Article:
The Cuban government released this Tuesday a new and controversial cybersecurity regulation, which typifies possible “incidents” in this area and defines their level of danger, as part of a package of regulations on Telecommunications on the island.
Resolution 105 “National Action Model for responding to cybersecurity incidents,” published in the Gaceta Oficial No. 92, comes one month after last July’s anti-government protests — articulated and disseminated largely through social networks —, which has generated criticism and suspicion about it.
However, the official Cubadebate website pointed out that it is about “the execution of what is established in Decree 360/2019, which has a preventive character and includes the whole of society,” and ensures that it “enables, based on duties and rights, the undifferentiated protection of citizens, civil society and state and private institutions of all kinds.”
Its objectives include, the publication added, “ensuring through the management of cybersecurity incidents, prevention, detection and timely response to possible enemy, criminal and harmful activities that may occur in cyberspace.”
“Under this new resolution, events that until now did not have legal support in the country on the internet, such as ethical and social damages or incidents of aggression,” the official information specified, according to which in the first category is “the media echo of fake news, understood as the dissemination of false news, offensive messages, defamation with an impact on the country’s prestige.”
For its part, it is considered as harmful dissemination “the dissemination through telecommunications/ICT infrastructures, platforms or services, of content that violates the constitutional, social and economic precepts of the state, incites mobilizations or other acts that alter the public order; spread messages that justify violence, accidents of any kind that affect the privacy and dignity of people.”
Similarly, it defines cyberterrorism, cyberwar, fraud and social subversion as “incidents of aggression” with a very high level of danger. Within the first, it includes “actions through the use of ICT whose purpose is to subvert the constitutional order, or to suppress or seriously destabilize the functioning of the political and mass institutions, the economic and social structures of the state, or to force the public powers to perform an act or refrain from doing so.”
Also “seriously disturb the public peace,” “seriously destabilize the functioning of an international organization” and “provoke a state of terror in the population or in a part of it.”
Cyberwar includes “unconventional warfare methods” and others to “justify political, economic, subversive actions or interference,” while considering fraud any “action that is contrary to truth and righteousness that harms people and institutions of the State.” Meanwhile, “wanting to alter public order” and “promoting social indiscipline” are considered part of “social subversion.”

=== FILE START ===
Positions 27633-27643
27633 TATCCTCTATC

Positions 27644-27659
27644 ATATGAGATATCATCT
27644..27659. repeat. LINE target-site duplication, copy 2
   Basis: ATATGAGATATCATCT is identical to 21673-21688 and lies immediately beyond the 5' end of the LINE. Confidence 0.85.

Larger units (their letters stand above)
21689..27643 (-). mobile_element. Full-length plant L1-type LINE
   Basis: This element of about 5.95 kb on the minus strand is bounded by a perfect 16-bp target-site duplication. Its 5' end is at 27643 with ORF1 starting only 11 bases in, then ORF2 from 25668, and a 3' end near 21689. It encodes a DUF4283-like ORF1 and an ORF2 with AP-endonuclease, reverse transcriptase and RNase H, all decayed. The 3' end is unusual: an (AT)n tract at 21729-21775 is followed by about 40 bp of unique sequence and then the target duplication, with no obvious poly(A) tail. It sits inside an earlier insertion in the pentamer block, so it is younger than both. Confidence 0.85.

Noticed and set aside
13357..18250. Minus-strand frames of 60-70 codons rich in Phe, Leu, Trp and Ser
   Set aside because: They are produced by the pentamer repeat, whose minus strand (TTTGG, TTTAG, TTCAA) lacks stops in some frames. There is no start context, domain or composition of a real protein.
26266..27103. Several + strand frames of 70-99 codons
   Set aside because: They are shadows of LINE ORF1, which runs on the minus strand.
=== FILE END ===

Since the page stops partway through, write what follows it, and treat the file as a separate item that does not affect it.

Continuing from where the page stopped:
Cuba asegura que no tiene acceso libre a internet por el embargo
Other categories typified by the new resolution, with their different subcategories and levels of danger, have to do with natural disasters, physical damage, incidents against dignity and individuality, illegal commercialization, technical and infrastructure failures, malicious programs, technical attacks or intrusion and compromise of information, among others.
Activists, opponents, unofficial organizations and Internet users fear that the new regulations will be applied at the discretion of the government and will serve to silence dissident voices on the networks and prosecute those who criticize the Cuban system and its leaders. In this sense, complaints and criticisms of the island’s authorities due to the new regulation have already started being published on the social networks.
In addition, in this Tuesday’s Gaceta Oficial other regulations were published that, according to the Ministry of Communications, “update” and “strengthen” Cuba’s legal body on these issues. Among these is Decree-Law No. 35 on “Telecommunications, Information and Communication Technologies and the Use of the Radioelectric Spectrum,” which establishes that “the Cuban state is the owner of public telecommunications services and has the power to regulate, order, control and supervise the different telecommunications/ICT services and networks; as well as granting the right to its exploitation,” Cubadebate pointed out.
Finally, the package includes a group of regulations on Information and Communication Technologies, the Radioelectric Spectrum, the use of Radiocommunication Services by Satellites and Interconnection, Access and Essential Installations of Telecommunication Networks.
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